Self-defense: In a self-defense plea, the defendant is not denying they committed the act which could be taking the life or injuring another person. They are admitting they did, but they are arguing that they had a reasonable fear of the use of imminent force being used against them or a third party. The claim is they were acting in self-defense. If you or a third party is about to be a victim of force, you are authorized to repel that attack, but the force must be proportional. For instance, if someone is swinging a stick at you, you can’t pull out a gun and shoot them. If they were swinging a knife at you, however, you would be justified in shooting them.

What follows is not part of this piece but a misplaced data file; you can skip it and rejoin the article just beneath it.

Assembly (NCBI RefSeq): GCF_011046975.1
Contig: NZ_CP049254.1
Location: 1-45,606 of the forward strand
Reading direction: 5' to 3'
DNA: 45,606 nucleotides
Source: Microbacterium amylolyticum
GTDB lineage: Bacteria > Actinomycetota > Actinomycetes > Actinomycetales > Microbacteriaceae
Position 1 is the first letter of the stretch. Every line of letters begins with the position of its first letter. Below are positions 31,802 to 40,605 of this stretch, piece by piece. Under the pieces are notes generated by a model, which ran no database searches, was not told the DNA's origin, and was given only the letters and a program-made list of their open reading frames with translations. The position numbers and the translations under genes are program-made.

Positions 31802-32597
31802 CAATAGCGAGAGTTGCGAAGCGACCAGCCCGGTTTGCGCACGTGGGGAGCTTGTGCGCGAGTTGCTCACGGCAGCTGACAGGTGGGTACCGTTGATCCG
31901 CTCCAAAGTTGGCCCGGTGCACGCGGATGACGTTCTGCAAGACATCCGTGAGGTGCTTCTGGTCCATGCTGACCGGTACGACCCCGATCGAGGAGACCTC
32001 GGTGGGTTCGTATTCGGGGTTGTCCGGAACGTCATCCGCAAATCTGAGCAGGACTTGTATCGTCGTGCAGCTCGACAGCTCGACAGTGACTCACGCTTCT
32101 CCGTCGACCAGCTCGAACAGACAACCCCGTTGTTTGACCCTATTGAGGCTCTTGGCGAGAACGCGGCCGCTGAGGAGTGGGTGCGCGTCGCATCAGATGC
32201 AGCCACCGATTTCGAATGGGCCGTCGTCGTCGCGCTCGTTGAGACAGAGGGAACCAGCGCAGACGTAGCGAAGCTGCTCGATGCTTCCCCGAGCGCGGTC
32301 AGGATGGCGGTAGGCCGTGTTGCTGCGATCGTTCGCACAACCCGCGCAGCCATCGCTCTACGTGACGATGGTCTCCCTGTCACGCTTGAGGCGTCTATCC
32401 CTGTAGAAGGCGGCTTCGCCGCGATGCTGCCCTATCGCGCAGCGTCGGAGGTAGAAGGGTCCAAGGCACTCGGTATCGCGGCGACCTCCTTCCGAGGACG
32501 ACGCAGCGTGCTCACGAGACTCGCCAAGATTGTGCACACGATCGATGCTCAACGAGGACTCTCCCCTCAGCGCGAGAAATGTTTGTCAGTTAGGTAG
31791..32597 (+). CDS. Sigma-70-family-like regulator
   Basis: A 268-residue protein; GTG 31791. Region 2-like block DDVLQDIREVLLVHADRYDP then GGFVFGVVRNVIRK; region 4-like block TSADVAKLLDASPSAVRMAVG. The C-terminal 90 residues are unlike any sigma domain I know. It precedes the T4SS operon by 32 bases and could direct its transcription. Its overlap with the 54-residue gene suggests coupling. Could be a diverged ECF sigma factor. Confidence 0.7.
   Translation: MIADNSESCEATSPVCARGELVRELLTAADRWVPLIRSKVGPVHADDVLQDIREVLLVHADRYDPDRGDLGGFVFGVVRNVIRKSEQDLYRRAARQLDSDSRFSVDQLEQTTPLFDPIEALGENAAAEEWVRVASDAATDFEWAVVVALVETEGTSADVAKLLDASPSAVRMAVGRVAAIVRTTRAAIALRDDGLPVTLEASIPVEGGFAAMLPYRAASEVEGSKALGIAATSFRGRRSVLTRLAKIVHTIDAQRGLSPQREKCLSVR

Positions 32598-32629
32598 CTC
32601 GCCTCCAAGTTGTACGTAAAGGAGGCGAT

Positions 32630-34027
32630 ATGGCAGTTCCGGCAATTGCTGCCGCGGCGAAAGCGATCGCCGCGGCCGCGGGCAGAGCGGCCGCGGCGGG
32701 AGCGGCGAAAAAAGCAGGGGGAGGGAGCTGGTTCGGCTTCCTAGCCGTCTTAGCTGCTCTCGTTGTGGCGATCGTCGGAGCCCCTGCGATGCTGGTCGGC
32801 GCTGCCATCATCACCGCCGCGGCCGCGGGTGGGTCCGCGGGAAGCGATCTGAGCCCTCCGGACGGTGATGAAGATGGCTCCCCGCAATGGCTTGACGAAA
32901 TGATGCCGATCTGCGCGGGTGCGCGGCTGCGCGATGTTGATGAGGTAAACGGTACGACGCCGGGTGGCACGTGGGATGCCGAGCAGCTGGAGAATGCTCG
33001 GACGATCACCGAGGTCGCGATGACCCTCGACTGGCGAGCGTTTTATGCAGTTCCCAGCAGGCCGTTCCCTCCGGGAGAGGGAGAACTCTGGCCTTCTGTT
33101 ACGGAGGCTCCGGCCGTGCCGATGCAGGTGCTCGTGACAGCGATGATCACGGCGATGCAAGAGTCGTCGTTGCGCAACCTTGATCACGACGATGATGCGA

I covered self-defense in my first podcast. You can go to the archives and listen if you want to know more about this affirmative defense.
Involuntary Intoxication: This is the first offense that shifts the burden of proof off of the prosecutor and to the defendant. Intoxication is defined in the state of Indiana as being under the influence of drugs, alcohol and other controlled substances that results in a loss or impairment of thought, action, and motor functions. It is a plea that is often used in DUI cases, though they are very difficult to prove since intoxication is rarely achieved involuntarily.